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Working Lands

Protecting Our Working Lands

For more than 30 years, American Farmland Trust has been a national leader in protecting working farm and ranch land, helping to spur an entire farmland protection movement with countless state and local partners. However, even as this charge has spread across the country, so have the forces of farmland destruction.

With the need for farmland preservation more critical than ever, the next farm bill presents an opportunity to set the course for another 30 years and beyond. We recommend retaining current levels of funding for permanent protection of working lands to ensure that landowners and communities have the tools they need to address the threat to farms and ranches. The five federal conservation easement programs should be streamlined and merged into two, divided by those intended to protect working lands and those intended to retire vulnerable lands.

Strengthening the Tools to Preserve Farm and Ranch Land

Working Lands Easement Program: Keeping Farm and Ranch Land in Production

Farmland near Spokane, WashingtonThe Farm and Ranch Land Protection Program and the Grassland Reserve Program share common objectives—to keep agricultural land in production and contribute to local economies. Combining them will create a stronger program without sacrificing effectiveness.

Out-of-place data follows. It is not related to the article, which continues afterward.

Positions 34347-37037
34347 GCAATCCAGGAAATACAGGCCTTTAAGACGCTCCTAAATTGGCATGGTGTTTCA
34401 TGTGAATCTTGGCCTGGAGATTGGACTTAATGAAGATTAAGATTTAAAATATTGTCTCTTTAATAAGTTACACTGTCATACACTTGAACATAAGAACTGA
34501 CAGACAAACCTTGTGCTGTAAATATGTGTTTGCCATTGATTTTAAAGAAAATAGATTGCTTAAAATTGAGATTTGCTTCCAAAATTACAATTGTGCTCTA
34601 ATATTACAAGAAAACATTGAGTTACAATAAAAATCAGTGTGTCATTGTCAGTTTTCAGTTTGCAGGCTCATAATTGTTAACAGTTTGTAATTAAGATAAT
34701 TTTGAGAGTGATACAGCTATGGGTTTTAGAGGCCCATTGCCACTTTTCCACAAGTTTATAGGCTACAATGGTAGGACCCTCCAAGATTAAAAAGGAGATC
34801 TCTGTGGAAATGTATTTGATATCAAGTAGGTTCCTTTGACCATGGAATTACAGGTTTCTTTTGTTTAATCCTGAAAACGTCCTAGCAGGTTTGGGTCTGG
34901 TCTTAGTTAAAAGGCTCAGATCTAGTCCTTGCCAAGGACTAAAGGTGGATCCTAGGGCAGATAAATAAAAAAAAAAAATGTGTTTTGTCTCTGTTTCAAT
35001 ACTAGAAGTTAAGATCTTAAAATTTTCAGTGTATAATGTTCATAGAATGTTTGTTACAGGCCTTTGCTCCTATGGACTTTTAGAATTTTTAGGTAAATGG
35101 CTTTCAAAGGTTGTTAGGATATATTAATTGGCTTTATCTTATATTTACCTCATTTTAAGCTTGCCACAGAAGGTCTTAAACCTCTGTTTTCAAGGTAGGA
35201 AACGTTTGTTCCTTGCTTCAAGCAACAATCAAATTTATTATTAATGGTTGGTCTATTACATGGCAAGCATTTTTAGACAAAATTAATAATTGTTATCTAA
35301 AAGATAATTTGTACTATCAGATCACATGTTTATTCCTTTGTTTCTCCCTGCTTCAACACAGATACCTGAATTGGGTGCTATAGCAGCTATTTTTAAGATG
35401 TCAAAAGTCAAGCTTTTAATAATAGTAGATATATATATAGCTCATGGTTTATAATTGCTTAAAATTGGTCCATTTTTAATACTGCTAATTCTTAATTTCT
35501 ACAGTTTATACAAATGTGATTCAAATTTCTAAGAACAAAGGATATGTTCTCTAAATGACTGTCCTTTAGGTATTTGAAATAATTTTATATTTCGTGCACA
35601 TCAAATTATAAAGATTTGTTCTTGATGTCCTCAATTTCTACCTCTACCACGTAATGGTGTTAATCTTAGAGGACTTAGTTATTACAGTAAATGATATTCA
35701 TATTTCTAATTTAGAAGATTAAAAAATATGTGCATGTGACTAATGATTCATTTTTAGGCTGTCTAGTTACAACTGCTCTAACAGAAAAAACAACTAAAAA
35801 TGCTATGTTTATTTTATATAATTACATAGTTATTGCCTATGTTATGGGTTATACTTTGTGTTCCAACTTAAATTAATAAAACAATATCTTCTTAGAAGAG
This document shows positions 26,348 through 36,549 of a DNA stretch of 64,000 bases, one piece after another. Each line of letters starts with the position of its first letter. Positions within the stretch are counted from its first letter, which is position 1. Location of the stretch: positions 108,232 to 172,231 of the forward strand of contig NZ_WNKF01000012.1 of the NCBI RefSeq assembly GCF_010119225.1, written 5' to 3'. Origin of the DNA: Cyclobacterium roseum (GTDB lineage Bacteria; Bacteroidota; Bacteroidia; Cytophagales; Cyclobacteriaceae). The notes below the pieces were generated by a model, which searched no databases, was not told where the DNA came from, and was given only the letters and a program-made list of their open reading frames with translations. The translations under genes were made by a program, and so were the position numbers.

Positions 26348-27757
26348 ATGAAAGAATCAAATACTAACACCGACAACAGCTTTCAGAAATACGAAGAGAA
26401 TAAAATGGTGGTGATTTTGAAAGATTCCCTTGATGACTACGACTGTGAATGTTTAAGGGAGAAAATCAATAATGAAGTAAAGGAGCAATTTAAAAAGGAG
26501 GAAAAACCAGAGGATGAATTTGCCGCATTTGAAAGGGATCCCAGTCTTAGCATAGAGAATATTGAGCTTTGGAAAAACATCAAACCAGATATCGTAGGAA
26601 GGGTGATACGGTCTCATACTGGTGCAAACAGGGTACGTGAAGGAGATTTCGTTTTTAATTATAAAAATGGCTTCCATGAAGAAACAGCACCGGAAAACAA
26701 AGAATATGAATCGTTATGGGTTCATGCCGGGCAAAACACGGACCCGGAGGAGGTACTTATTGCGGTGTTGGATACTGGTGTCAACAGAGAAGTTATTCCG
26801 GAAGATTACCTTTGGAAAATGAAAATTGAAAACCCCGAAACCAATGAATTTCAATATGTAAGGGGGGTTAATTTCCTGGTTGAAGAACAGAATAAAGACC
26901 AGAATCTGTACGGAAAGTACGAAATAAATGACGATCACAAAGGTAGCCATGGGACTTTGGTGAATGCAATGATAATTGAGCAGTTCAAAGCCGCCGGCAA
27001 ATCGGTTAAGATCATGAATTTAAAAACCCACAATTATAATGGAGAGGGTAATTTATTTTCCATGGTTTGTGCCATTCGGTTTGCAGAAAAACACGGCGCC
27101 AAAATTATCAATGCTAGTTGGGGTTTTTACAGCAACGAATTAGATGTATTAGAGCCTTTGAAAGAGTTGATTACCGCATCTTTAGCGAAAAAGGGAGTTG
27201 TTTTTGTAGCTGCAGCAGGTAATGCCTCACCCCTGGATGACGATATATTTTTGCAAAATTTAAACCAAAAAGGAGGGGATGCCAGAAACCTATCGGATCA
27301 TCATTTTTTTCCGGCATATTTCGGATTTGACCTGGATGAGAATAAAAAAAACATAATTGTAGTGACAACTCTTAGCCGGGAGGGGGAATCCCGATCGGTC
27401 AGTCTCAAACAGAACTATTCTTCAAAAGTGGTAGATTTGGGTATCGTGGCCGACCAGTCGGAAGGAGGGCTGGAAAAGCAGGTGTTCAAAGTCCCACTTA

Land Retirement and Restoration Program: Taking Environmentally Fragile Land Out of Production

Likewise, the Wetlands Reserve Program, Emergency Watershed Protection Program, and Healthy Forests Reserve Program can all be seamlessly merged. A consolidated program would continue to offer protection for previously farmed wetlands; forestlands that support biodiversity and critical wildlife habitats; and threatened farmed floodplains.

A New Preservation Tool: Debt for Working Lands Easement
To further strengthen the farm and ranch land protection movement, we propose instituting a new “Debt-for-Easement” program. This program would enable the debt on productive working lands to be retired in return for a permanent conservation easement that would protect the land from future non-agricultural development. By allowing the land to continue to be used for agricultural production, this tool would both further farmland protection and provide an option to help farmers and ranchers eliminate debt and remain in farming.

Agenda 2013 Priorities

Policy Resource Library

Voices for Change

Changes in the 2012 Farm Bill appear both likely and may be significant, if not radical. Our country’s economic situation will be the most significant driver and agent of change in the 2012 Farm Bill. — Jon Scholl, President, American Farmland Trust

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    Changes in the 2012 Farm Bill appear both likely and may be significant, if not radical. Our country’s economic situation will be the most significant driver and agent of change in the 2012 Farm Bill. — Jon Scholl, President, American Farmland Trust